By Chris Hastings
BBC goes PC with BCE: The birth of Jesus will no longer be used as a reference point at the Corporation. The Before Christ time marker will be replaced with Before Common Era
The BBC has been accused of 'absurd political correctness' after dropping the terms BC and AD in case they offend non-Christians.
The Corporation has replaced the familiar Anno Domini (the year of Our Lord) and Before Christ with the obscure terms Common Era and Before Common Era.
Some of the BBC's most popular programmes including University Challenge, presented by Jeremy Paxman, and Radio 4's In Our Time, hosted by Melvyn Bragg, are among the growing number of shows using the new descriptions.
God fearing: University Challenge, presented by Jeremy Paxman (pictured here with the Corpus Christi team), is among the growing number of shows using the new descriptions
The BBC's religious and ethics department says the changes are necessary to avoid offending non-Christians.
It states: 'As the BBC is committed to impartiality it is appropriate that we use terms that do not offend or alienate non-Christians.
In line with modern practice, BCE/CE (Before Common Era/Common Era) are used as a religiously neutral alternative to BC/AD.'
But the move has angered Christians, mystified other faith leaders and been branded unnecessary by the Plain English Campaign. Critics say the new terms are meaningless because, just like AD and BC, they still denote years in relation to the life of Christ.
Dr Michael Nazir-Ali, the former Bishop of Rochester, said: 'I think this amounts to the dumbing down of the Christian basis of our culture, language and history. These changes are unnecessary and they don't achieve what the BBC wants them to achieve.
'Whether you use Common Era or Anno Domini, the date is actually still the same and the reference point is still the birth of Christ.'
Marie Clair of the Plain English Campaign said: 'As with most politically correct innovations, I am sure this was done with the best of intentions. But it is difficult to see what the point of the changes are if people do not understand the new terms. It sounds like change just for the sake of change.'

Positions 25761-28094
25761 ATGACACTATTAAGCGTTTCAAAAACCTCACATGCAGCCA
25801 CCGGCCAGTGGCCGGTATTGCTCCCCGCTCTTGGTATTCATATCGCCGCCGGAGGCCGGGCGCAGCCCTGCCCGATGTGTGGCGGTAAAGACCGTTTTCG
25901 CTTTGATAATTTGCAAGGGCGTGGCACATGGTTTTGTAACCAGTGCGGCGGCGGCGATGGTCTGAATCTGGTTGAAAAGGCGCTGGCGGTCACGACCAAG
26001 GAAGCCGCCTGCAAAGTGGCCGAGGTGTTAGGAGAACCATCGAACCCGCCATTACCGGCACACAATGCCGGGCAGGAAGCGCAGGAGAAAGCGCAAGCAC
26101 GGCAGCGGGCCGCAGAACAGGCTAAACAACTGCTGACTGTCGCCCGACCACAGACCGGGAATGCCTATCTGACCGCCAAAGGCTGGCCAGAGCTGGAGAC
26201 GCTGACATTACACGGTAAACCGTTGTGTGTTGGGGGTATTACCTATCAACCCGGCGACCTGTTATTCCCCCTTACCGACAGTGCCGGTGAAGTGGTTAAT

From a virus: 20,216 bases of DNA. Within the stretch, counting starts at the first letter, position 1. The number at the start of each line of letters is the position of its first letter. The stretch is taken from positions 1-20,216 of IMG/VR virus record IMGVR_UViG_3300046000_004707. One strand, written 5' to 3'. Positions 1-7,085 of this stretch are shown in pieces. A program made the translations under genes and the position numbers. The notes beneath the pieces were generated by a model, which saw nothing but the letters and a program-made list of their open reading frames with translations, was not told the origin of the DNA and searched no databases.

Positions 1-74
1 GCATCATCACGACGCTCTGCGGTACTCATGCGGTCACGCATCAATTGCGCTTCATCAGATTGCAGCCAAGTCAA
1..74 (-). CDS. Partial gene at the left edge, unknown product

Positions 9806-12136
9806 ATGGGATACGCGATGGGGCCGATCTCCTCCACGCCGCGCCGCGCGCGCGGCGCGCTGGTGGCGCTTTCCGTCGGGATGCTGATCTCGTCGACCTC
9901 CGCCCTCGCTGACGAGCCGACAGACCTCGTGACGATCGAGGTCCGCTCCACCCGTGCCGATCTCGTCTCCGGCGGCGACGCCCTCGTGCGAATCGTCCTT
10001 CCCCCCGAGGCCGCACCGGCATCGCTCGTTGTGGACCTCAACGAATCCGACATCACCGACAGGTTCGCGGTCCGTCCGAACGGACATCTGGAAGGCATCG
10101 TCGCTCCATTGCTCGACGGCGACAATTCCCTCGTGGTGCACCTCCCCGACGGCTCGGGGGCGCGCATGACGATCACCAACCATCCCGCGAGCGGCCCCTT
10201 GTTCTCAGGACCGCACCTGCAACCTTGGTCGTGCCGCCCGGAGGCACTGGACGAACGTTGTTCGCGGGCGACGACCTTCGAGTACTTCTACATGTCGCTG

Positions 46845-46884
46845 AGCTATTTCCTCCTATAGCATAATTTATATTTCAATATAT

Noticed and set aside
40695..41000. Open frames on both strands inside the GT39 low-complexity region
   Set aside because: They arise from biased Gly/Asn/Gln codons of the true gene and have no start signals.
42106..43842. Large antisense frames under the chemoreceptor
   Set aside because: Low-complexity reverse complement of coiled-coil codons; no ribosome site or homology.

The website for BBC Religion and Ethics, headed by commissioning editor Aaqil Ahmed, who is a Muslim, is littered with references to Common Era and Before Common Era.
However, the BBC bizarrely insists the bbc.co.uk/religion website has nothing to do with Mr Ahmed and is actually the responsibility of BBC Learning.
The terms are not confined to religious output and have also been used in news bulletins. Some reports add to the confusion by switching between both terms in the same item.
A report on historic monuments in Jerusalem, for instance, informed viewers that Temple Mount, a shrine which is sacred to both Jews and Muslims, was built in '70 AD (the Common Era)'; while a recent report on frankincense quoted one reference to 7000 BC before describing another event as taking place in the 1st Century BCE.
The BBC's Learning and GCSE Bitesize websites, which are aimed at schoolchildren, also use the terms.
The Learning website advises that 'BCE/CE is now more acceptable to a greater number of faiths and religions'.
One of the BBC's study guides highlights Greek philosopher Demokritos, whose dates are given as 460-370 BCE, while a section on GCSE Bitesize on American playwright Arthur Miller says that the first tragedies were written by the Greeks in the 5th Century BCE.